Does this word mean;

(a) To censor (b) To propagate (c) To disparage (d) External

(7) Idiosyncrasy

Does this word mean;

(a) A crank, eccentric, unusual (b) Foolhardy, stupid, idiotic (c) Synchronize (d) Idiomatic

(8) Amanuensis

Does this word mean;

(a) A narcissist (b) An assistant (c) Nuance (d) Copyist, scribe, stenographer

(9) Megalomania

Does this word mean;

(a) Delusional, Psychopathy (b) melancholy (c) Wealthy (d) Melodramatic

(10) Perfidy

Does this word mean;

(a) Treachery, dishonesty (b) Immaculate, spotless (c) Mysterious (d) Modify

(11) Extradite

Does this word mean;

(a) To prohibit (b) To endanger (c) To indict (d) To deport

The answers then are; 1=A, 2=A, 3=A, 4=A, 5=A, 6=A, 7=A, 8=D, 9=A, 10=A, 11=D

If you got them right, may I say, congratulations to you! That means your vocab is up to scratch and you’ll be a competent lawyer. Kudos to you once again. We’ll continue this some other time.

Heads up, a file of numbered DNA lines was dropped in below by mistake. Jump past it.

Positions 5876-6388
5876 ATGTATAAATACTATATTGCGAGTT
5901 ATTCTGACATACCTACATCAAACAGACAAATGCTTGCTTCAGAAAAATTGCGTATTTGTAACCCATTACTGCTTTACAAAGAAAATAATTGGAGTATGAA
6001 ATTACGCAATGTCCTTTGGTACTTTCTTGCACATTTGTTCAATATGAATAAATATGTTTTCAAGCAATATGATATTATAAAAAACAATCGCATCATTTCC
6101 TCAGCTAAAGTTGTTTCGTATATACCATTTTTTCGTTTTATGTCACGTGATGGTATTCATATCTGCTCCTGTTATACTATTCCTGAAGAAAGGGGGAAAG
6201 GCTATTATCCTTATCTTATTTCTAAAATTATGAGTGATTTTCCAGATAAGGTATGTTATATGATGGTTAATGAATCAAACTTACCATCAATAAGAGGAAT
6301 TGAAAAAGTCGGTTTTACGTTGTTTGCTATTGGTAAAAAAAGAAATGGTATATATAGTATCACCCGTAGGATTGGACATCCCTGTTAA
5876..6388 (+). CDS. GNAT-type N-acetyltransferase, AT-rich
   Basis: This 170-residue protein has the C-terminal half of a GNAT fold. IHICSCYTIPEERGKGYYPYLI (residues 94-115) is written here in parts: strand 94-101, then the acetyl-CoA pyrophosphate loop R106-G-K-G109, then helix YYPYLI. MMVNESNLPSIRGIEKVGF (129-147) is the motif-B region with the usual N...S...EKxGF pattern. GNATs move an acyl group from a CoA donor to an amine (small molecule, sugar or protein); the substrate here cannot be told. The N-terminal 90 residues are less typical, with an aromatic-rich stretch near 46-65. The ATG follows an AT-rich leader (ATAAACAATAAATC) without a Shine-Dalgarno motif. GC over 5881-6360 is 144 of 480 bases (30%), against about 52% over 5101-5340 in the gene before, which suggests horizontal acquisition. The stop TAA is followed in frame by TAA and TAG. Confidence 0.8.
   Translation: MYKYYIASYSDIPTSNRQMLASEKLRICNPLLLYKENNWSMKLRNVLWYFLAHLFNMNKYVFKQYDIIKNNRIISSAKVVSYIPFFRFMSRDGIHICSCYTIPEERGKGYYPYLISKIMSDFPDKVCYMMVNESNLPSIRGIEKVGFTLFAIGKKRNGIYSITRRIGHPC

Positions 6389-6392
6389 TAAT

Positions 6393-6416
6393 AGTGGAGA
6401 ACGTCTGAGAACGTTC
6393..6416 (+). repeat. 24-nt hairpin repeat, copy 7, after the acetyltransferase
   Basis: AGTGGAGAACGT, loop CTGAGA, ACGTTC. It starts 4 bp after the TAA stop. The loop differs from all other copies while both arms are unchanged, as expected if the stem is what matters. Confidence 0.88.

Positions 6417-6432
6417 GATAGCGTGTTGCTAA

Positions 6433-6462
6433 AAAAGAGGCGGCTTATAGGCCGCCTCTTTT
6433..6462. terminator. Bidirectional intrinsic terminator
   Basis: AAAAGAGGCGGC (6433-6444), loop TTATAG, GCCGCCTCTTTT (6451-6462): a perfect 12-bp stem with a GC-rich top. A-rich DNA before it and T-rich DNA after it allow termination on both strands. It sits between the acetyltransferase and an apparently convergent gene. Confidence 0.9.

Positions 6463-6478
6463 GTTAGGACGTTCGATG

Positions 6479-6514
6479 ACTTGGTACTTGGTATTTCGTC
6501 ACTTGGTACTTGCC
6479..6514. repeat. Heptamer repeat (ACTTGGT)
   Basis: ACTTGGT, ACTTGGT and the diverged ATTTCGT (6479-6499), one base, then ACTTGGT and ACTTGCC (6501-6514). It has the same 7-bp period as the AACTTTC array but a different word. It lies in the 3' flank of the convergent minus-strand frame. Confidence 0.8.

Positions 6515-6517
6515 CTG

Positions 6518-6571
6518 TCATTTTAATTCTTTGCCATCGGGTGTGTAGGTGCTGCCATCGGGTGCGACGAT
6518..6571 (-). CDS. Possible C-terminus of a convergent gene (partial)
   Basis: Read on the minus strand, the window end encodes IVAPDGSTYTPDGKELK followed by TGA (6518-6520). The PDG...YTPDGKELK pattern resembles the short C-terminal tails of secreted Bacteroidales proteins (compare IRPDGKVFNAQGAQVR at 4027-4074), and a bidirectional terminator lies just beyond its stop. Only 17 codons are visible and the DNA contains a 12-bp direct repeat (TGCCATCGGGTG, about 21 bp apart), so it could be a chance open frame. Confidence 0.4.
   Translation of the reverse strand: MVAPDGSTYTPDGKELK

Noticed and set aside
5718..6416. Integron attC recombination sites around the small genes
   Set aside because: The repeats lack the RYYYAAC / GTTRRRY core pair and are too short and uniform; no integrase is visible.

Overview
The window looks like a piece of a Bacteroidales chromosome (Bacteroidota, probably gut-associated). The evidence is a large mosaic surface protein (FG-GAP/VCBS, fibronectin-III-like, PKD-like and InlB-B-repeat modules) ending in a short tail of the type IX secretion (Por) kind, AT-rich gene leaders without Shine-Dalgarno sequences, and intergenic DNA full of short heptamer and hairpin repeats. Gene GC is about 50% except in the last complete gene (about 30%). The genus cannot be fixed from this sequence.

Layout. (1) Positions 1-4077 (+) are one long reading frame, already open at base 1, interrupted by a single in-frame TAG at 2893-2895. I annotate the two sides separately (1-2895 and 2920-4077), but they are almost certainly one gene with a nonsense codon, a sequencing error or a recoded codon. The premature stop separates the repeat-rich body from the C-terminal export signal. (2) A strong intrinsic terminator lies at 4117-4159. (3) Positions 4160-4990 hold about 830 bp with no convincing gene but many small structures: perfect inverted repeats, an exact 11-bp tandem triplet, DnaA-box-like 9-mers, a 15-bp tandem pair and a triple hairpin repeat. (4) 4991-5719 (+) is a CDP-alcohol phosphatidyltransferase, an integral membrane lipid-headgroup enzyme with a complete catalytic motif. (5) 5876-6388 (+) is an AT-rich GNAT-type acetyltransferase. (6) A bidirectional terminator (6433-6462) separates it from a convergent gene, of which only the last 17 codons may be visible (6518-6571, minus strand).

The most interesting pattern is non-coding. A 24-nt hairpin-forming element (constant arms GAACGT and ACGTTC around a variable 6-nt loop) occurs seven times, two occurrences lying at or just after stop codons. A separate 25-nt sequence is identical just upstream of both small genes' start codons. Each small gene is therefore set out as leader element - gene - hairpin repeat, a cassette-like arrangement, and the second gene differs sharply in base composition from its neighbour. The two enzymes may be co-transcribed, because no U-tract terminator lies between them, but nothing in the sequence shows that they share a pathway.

Patrick Herbert is the Editor-in-Chief and founder of Law Student Hub. He is an LL.B. Law graduate from the University of Benin, Nigeria. He's a life enthusiast, a budding writer and internet entrepreneur. Patrick is deeply passionate about law and research and has inspired many with his thought-provoking articles. To get in touch, follow him on social media.
4 Comments
  1. Sylvester Imhanobe says

    Excellent write. This is what l preach to lawyers every day.

  2. korina says

    Hi. I think there is a mistake in the answer for No. 2. addendum should be synonymous to supplement.

    1. Patrick Herbert says

      Thanks Korina for bringing that error to my attention. You are right, the answer should have been A, it must have been an oversight on my part.

      1. korina says

        You’re welcome. 🙂 I find your website very helpful. Thank you as well.

Leave A Reply

Your email address will not be published.